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A mouse’s microbiome may cause its brain to leak

The gut microbiota influences blood-brain barrier permeability in mice.

Study under review: The gut microbiota influences blood-brain barrier permeability in mice

Introduction

Your gut has much more to do with your brain than just the influence it has when you’re passing by the donut shop. Since our guts take in all the fuel we need from the outside world, and our brains are necessary for navigating the outside world, the two need some way to communicate with each other. This method of communication between the gut and brain is called the “gut-brain axis[1].”

In the 1970s[2], the molecular mechanism through which the gut and brain communicated was beginning to be understood. Several proteins and peptides (which are made out of the same building blocks as protein, but are smaller) were discovered, that were both produced by and affected the gut and brain. But a problem arose: communication between the brain and gut largely involved big molecules like proteins and peptides. How could such large molecules get across the blood-brain barrier (BBB)?

In order to answer this question, we first need to understand what the BBB is and what its function is. The BBB exists to make sure that compounds in the blood don’t necessarily enter the brain, and that your brain keeps whatever nutrients it needs. You can check out the details in Figure 1. There, you can see that the BBB keeps out large molecules, while being a little more loose about certain types of smaller molecules, while also selectively letting other molecules in.

Figure 1: What is the blood-brain barrier?

The BBB is mainly made up of endothelial cells (the kind of cells that line the inside of blood vessels) that are tightly knit together by “tight junctions,” which are composed of several types of proteins. The purpose of tight junctions is to make sure substances don’t accidently slip in between cells. Two of the proteins which make up tight junctions are claudin and occludin, which are discussed later in the review.

Since the BBB is made up of cells that are tightly-woven together, it is very hard for larger molecules to pass from the bloodstream into the brain. If they do get through, they do so either selectively through transporters or because the BBB is damaged, leaky, or otherwise compromised in some way.

Why does the BBB exist? Well, the brain is a pretty important organ, and so it’s wise to be selective about what gets into and out of the brain. For instance, if you get an infection, the BBB will hopefully stop the infection from reaching the brain[3]. But the BBB also plays a major role in the developing brain as well. One way it does so is by helping to regulate the environment of the growing brain[4] to create an optimum environment for development. It also helps protect the growing brain from toxic outside influences, such as bacteria colonizing the gut of newborns, during the so-called critical period of brain development[5]. In summary, if your brain is a club, the BBB is like the bouncer: it does its best to stick to the list of approved molecules, and doesn’t hesitate to bar entry to the less desirable clubgoers.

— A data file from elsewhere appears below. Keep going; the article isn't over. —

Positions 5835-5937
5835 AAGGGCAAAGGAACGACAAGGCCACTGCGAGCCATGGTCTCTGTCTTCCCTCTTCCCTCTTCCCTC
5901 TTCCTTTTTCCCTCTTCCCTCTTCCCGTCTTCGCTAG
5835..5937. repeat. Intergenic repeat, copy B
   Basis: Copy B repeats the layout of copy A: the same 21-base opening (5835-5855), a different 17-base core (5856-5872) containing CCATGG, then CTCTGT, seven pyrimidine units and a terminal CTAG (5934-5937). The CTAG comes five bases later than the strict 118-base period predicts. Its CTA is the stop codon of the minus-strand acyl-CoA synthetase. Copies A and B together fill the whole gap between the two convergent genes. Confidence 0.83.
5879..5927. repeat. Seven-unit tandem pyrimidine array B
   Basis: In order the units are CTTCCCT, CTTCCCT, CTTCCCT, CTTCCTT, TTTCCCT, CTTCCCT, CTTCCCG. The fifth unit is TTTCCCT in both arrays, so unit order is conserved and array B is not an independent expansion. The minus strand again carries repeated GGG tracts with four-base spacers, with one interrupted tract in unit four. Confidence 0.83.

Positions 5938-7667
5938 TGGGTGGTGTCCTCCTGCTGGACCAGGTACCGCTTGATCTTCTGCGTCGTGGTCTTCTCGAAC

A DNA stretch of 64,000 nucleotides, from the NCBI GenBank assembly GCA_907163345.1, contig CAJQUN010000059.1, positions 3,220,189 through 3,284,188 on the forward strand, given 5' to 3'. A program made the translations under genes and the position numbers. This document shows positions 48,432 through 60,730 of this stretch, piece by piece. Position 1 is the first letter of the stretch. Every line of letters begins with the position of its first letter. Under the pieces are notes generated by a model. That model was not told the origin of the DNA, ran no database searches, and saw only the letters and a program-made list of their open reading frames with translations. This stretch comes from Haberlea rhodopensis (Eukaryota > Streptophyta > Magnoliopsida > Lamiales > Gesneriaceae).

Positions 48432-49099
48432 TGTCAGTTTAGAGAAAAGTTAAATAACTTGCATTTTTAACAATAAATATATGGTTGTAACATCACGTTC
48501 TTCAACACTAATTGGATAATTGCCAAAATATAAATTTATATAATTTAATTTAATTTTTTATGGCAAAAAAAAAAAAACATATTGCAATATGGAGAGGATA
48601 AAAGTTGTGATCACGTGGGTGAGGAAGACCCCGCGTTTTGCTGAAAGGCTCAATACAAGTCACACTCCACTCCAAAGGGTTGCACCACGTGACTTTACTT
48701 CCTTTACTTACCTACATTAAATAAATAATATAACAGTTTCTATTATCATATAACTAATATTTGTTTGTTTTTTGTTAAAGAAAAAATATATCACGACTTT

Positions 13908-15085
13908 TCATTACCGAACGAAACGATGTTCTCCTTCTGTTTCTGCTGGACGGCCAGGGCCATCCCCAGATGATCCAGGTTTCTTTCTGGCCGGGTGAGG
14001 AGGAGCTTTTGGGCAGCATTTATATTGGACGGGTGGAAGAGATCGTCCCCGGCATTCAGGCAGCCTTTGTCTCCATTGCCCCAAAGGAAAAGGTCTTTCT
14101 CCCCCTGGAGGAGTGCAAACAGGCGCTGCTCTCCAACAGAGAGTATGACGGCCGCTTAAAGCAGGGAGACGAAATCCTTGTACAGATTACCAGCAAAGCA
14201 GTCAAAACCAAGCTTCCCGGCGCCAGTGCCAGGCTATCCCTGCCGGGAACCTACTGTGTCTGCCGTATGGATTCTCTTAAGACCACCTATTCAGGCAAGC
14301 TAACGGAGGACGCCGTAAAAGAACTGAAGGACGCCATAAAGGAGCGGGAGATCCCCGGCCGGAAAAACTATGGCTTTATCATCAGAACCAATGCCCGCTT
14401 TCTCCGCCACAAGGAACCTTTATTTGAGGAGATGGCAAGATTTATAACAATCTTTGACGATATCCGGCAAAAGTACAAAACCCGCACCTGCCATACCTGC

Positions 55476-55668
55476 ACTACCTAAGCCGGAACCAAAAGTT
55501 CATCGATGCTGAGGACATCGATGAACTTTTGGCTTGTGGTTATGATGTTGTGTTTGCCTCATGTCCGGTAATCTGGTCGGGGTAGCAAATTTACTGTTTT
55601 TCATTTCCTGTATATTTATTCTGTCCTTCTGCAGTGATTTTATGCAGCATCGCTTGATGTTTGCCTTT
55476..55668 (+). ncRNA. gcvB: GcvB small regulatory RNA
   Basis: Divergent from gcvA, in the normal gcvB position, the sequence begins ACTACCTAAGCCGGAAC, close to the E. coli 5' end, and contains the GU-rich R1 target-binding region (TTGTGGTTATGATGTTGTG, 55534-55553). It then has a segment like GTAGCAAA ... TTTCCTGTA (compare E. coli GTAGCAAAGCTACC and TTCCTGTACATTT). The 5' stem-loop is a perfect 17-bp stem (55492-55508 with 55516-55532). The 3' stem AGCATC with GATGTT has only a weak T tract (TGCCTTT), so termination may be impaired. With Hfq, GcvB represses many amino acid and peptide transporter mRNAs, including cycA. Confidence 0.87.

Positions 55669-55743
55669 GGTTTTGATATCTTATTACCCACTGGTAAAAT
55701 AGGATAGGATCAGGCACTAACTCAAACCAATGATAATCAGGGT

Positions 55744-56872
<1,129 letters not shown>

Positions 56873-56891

Like bouncers, the BBB also has to be trained. The authors of this study hypothesized that gut microbiota (the bacteria that normally live in our gut and usually don’t cause any problems, and in fact can help us) may play a role in this training. The gut microbiome is known to contribute to other areas of mammalian development, such as gut development[6] (including aspects of how it functions as a barrier) and even other aspects of brain development[7]. So it’s not a far leap to suspect that the gut microbiome may influence the BBB as well. The authors of this paper set out to test exactly this hypothesis in mice.

Gut bacteria have been observed to influence brain development, as well as influencing gut integrity. This inspired researchers to examine whether or not gut bacteria can also influence the integrity of the blood-brain barrier (BBB), which selectively allows molecules in and out of the brain.

Who and what was studied?

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Other Articles in Issue #03 (January 2015)